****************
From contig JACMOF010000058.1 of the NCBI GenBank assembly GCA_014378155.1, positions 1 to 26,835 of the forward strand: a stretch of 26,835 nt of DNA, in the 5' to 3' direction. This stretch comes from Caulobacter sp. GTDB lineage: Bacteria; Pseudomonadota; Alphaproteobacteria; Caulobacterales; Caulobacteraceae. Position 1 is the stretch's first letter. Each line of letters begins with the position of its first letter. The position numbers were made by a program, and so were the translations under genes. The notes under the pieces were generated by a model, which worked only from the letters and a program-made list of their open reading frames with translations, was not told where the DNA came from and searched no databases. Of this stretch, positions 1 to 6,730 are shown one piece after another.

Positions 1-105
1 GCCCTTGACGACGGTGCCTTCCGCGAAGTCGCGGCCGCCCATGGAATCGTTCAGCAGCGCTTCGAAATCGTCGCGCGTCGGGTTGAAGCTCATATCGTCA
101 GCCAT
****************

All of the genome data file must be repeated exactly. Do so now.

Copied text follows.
From contig JACMOF010000058.1 of the NCBI GenBank assembly GCA_014378155.1, positions 1 to 26,835 of the forward strand: a stretch of 26,835 nt of DNA, in the 5' to 3' direction. This stretch comes from Caulobacter sp. GTDB lineage: Bacteria; Pseudomonadota; Alphaproteobacteria; Caulobacterales; Caulobacteraceae. Position 1 is the stretch's first letter. Each line of letters begins with the position of its first letter. The position numbers were made by a program, and so were the translations under genes. The notes under the pieces were generated by a model, which worked only from the letters and a program-made list of their open reading frames with translations, was not told where the DNA came from and searched no databases. Of this stretch, positions 1 to 6,730 are shown one piece after another.

Positions 1-105
1 GCCCTTGACGACGGTGCCTTCCGCGAAGTCGCGGCCGCCCATGGAATCGTTCAGCAGCGCTTCGAAATCGTCGCGCGTCGGGTTGAAGCTCATATCGTCA
101 GCCAT